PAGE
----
in: News & Features

March 16, 2011

The Distinctive Lipkind Quartet to Debut in Dedham

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On Sunday afternoon, March 20th, at 5 pm, the Lipkind Quartet, one of Europe’s newest and most exciting young chamber ensembles, will make its American debut in the first classical music concert in the auditorium of the new HMFH designed Rashi School in Dedham. This unusual string quartet, founded by cellist Gavriel Lipkind, who received his Artist Diploma in 2003 from New England Conservatory, has come to stand apart for the radical and deep thought it invests in every stage of its work.

The program, “In Search of New Worlds,” includes Night, by Ernest Bloch; String Quartet in b minor, op. 11, by Samuel Barber; String Quartet No. 1 in F Major by Sergei Rachmaninoff; Three Pieces for String Quartet by Igor Stravinsky; and String Quartet No. 12 in F Major, op. 96, “American,” by Antonin Dvorák.

When asked what lies behind their unusual approach to quartet playing, including their unusual seating arrangement (first and seconds violins opposite with cellist and violist on risers behind), Lipkind explained:

Being a musician, working as a musician, and collaborating with other musicians in a chamber group on a regular basis in the 21st century requires a fundamental review and a radical rethinking of the traditional ways of working, based upon past realities that are light years away from those of the present, in order to fit the way quartets can live and sound today.

Traditionally, most string quartets have been composed of players from a single country or, in many cases, players who have spent their formative years studying at the same conservatory. The Lipkind Quartet, by contrast, is a truly multinational ensemble. It is composed of violinists Artiom Shishkov (Belarus), Yusuke Hayashi (Japan), violist Nora Romanoff-Schwarzberg (America and Austria), and cellist Gavriel Lipkind (Germany and Israel).

The members of the Lipkind Quartet generate one new program in each calendar year and perform it along with previously produced programs. Thanks to this working model, each program turns into a kind of year-long intensive case study of a specific stylistic and technical framework, the results of which are taken on stage in the following year and finally recorded on the Lipkind Productions label (in collaboration with Naxos of America and King International of Japan.) An additional feature of their live performances is the marvelous acoustic experience generated by the unusual seating arrangement of the players and the fact that the two violinists alternate the leading part in each work.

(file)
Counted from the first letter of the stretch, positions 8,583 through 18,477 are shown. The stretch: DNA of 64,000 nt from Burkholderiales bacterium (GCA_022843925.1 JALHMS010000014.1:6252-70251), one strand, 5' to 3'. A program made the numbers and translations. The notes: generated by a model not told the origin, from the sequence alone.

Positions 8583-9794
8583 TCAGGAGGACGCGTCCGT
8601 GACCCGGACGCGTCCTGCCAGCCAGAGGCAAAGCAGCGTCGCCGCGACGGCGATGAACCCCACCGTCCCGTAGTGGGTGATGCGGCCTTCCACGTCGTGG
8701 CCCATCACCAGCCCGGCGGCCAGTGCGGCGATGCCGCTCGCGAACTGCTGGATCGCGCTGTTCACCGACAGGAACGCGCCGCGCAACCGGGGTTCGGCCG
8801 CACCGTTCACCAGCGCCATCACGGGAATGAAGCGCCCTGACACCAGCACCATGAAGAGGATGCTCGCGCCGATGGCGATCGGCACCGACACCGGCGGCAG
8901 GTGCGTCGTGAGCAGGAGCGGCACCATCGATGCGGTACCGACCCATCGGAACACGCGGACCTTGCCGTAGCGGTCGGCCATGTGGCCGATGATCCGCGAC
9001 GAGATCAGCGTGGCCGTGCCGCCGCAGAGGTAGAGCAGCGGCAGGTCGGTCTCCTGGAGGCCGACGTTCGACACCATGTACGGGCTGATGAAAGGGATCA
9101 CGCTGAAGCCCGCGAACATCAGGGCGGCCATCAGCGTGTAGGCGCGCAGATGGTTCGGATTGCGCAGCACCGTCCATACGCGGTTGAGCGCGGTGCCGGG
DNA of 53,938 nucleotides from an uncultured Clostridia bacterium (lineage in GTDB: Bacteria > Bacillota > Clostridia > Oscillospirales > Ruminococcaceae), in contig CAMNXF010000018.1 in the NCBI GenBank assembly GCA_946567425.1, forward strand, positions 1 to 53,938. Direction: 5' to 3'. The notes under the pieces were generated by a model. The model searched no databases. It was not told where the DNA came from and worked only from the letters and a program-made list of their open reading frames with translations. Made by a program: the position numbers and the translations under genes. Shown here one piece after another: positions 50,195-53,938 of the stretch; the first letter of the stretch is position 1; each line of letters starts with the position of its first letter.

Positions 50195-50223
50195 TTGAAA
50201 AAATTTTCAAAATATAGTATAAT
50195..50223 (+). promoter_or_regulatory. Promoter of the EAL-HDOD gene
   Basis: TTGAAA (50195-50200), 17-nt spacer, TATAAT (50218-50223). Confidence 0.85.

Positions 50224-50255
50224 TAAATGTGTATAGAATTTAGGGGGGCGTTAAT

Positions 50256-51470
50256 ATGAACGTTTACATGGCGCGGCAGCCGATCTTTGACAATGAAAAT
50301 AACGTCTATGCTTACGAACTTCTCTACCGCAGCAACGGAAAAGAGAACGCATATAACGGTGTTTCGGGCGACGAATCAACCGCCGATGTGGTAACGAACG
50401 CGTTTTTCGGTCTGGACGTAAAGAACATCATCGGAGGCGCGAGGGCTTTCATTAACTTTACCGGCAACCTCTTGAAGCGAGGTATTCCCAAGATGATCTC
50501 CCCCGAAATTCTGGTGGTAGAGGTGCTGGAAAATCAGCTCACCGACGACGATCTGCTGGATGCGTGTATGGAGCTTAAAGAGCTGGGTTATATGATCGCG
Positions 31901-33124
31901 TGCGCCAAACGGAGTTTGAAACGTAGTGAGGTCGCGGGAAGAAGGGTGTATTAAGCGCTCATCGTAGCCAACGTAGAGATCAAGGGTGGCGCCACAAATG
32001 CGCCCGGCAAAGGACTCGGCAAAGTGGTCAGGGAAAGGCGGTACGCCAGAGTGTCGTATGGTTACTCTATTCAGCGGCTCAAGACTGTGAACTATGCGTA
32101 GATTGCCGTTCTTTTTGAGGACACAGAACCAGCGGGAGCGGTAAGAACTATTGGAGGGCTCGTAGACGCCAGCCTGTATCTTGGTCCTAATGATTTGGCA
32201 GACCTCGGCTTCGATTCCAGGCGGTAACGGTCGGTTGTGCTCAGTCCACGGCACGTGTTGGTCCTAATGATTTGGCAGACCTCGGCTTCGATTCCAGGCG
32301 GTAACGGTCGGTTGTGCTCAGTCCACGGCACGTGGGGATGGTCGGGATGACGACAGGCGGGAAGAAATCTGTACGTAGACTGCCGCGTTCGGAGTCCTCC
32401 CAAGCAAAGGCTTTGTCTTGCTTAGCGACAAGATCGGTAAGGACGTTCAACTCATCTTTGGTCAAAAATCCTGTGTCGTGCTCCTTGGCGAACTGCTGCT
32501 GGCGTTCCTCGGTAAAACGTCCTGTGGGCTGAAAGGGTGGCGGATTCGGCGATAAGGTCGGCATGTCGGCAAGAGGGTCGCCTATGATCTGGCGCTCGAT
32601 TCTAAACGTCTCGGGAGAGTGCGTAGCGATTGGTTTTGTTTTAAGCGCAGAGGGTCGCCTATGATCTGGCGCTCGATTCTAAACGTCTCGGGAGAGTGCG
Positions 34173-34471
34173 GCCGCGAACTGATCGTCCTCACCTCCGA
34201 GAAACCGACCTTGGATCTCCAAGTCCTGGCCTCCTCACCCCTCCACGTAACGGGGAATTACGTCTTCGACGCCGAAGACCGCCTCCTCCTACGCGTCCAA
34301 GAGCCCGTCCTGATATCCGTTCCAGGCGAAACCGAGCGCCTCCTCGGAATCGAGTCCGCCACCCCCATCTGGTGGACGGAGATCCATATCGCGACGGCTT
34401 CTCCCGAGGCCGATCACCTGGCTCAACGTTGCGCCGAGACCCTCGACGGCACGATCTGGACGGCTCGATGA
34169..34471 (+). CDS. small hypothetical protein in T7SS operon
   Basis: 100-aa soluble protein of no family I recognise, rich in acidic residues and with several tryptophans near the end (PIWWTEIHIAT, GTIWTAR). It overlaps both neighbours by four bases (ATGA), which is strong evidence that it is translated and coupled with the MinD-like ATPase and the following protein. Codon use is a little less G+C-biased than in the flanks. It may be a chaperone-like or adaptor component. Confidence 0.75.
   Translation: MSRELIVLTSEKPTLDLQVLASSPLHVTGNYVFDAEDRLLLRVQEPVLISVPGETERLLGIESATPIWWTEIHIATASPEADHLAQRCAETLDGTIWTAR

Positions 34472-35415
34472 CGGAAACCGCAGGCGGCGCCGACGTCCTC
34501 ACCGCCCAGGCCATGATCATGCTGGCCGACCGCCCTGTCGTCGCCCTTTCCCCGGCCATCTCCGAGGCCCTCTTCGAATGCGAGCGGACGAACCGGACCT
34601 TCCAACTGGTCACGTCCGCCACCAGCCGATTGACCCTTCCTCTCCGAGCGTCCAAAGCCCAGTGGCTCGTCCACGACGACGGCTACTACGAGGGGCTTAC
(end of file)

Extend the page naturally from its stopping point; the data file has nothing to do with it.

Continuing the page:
After many years of preparation, the Lipkind Quartet finally embarked upon its first concert season in 2008-09. Along with over 20 concert performances, it took a prominent part at the Gaia Festival in Thun, Switzerland, the Zeist Festival in the Netherlands; the Rheingau Music Festival; and numerous special events in Germany, Israel, Luxemburg, Belgium, Norway and Austria. A one-hour television broadcast on Dutch National TV (VPRO) opened the following season. At the beginning of this 2010/11 concert season, the Lipkind Quartet opened the biggest music festival in Belgium (the Klara Festival), followed by two tours in the BeNeLux countries. The season also sees the Lipkind Quartet undertaking tours of Israel and Central Europe and making its debut in the Japan and Russia as well as its American debut. They are particularly excited that it is here in Boston.

Their first album featuring this season’s program, “In Search of New Worlds,” was produced in the renowned Galaxy Studios in Belgium in 2010 and will be released in the summer of 2011. This is the program that will be performed in Boston this weekend.

Gavriel Lipkind explains:

On the surface, the program would appear to deal mainly with works that have been written in or under the impression of America – the New World. However, the real theme of the program has more to do with the general notion of a New World and the related hope for a “better life,” the search and longing for an alternative reality. The composers of these otherwise very different works had a deep state of mind in common when writing these pieces: a state of hope, longing, and discovery.

The concert is at Rashi School, located on the campus of Newbridge-on-the-Charles, 8000 Great Meadow Road, Dedham, MA (at the intersection of Routes 128 and 135). For information and directions click here.

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